White House Restores Audio/Video to their Website!
(But what hasn't yet been restored? Apparently, plenty!)
By Brad Friedman on 10/29/2004, 5:17pm PT  

Success! Mostly.

Chalk it up to "one for the little guy"!

In the wake of our series of reports on the White House quietly removing embarrassing Audio and Video from their website, it seems the bulk of that material has now been restored online! Thanks, no doubt, to the adverse attention they received via wire reports and Washington Post articles that our reporting was able to spur, the Administration seems to have gone through thousands of web pages and restored the previously available media to them.

That alone seems to disprove the theory offered by Jim Gilliam, one of the creators of the excellent OutFoxed documentary, who reported being told by the White House at the time that there was a policy to remove old audio/media after a year. As we previously reported, there was much media still online well over a year old. If this supposed policy was done for storage-space reasons, the restoration of gigabytes of media now would seem to disprove that notion as well. Looks like the WH was at least victorious in selling their line to those filmmakers. Just another in a series of apparent lies and nonsense peddled, too often successfully, by this corrupt Administration.

So what material is still not restored to the publically owned and historical website?

Their removed "List of Coalition Members", which originally started all of this when it was taken down just after Dick Cheney accused John Edwards of not counting Iraq as part of the "coalition" during the V.P. Debate is still, unbelievably, not available. We caught them red-handed at the time. And as of this date, in the final days of a Presidential campaign, in the middle of a war, the Whitehouse.gov website still has no list or information as to who our allies are in that effort.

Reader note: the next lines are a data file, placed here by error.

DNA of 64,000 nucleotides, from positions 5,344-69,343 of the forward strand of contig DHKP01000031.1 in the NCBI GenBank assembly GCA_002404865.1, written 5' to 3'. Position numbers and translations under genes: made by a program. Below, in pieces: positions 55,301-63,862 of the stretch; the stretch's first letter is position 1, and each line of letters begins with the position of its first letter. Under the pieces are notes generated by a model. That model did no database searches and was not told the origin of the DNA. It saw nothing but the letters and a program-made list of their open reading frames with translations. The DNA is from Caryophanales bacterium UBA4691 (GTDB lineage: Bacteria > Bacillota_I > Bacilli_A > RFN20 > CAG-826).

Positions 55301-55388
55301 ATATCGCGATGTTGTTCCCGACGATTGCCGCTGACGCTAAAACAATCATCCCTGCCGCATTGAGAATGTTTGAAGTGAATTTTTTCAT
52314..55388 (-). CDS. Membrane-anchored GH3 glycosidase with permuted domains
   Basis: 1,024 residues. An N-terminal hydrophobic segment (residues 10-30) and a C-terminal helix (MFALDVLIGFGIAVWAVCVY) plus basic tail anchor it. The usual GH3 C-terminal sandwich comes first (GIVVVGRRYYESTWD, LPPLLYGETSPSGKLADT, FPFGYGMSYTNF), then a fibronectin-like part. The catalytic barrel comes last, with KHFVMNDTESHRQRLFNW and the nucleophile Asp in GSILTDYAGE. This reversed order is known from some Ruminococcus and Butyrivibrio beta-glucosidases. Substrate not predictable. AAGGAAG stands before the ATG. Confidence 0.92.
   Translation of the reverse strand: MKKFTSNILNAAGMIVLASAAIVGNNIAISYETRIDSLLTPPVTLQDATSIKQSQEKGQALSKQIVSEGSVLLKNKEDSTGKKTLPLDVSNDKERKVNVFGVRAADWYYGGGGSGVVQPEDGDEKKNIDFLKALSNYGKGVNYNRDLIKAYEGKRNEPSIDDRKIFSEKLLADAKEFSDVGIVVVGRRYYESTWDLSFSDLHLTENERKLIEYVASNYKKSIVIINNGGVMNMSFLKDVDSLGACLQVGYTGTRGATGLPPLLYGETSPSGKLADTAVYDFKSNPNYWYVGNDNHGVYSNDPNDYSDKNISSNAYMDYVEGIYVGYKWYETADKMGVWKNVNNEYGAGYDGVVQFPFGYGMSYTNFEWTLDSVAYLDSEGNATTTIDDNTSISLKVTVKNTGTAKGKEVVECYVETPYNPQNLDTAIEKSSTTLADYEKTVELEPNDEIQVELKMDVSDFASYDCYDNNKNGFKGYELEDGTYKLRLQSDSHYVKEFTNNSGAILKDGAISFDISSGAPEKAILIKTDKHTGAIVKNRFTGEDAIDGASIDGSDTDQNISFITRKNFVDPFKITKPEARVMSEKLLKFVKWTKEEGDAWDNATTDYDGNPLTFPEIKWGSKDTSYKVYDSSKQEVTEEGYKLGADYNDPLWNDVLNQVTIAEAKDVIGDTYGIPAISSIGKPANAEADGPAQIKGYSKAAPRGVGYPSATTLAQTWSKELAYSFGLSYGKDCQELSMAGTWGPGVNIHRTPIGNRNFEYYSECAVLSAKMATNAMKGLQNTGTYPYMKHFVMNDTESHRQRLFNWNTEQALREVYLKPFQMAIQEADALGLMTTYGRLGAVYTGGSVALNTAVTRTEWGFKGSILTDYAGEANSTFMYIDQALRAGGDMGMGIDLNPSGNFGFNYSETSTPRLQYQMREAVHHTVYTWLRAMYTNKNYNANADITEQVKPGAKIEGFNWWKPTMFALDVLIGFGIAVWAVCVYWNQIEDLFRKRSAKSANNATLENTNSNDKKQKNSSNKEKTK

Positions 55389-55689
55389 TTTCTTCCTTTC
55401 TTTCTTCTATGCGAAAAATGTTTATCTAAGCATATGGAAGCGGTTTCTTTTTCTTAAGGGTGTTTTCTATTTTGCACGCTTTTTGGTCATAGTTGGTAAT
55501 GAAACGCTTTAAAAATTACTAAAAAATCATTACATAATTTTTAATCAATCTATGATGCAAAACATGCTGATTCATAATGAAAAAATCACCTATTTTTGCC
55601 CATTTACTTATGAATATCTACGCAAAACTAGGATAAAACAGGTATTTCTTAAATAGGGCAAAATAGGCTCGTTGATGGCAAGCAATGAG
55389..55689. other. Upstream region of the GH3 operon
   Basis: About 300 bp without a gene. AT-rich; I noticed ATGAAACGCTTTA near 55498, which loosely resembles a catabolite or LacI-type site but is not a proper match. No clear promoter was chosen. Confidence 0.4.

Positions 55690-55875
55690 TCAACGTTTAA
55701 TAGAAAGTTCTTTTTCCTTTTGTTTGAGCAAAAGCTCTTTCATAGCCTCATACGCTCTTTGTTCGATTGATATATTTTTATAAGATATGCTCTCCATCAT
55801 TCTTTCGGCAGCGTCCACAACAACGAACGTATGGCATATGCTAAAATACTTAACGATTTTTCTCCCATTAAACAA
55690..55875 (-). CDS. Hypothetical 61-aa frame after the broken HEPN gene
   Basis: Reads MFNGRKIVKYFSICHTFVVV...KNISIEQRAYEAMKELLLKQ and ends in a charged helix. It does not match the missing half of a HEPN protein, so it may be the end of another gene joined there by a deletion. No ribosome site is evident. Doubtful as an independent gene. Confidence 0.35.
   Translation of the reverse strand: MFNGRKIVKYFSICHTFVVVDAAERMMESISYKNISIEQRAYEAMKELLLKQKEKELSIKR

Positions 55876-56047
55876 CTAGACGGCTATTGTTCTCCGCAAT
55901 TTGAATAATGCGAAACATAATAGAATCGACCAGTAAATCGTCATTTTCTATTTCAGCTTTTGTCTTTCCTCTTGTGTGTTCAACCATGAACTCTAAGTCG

Beyond that, there is no way of knowing what else has been deleted, removed, changed, redacted or disappeared since the White House doesn't allow Internet Archive sites to index it's thousands of pages. Thus, it's nearly impossible to track everything that has been changed and deleted. For example, the "Secretary Paul O'Neil testifies about terrorism risk insurance" link in their special report detailing "America's Response to Terrorism" is still missing (as illustrated at right).

At this point, all we can do is hope the Bush Administration has any respect left for "the rule of law" since all of the documents they release on their website are "historical documents" that belong to the people. As we previously reported, their deletion or editing without approval from the National Archives seems to be in clear violation of the "Presidential Records Act".

But they'd never disrespect "the rule of law" at this White House. Right?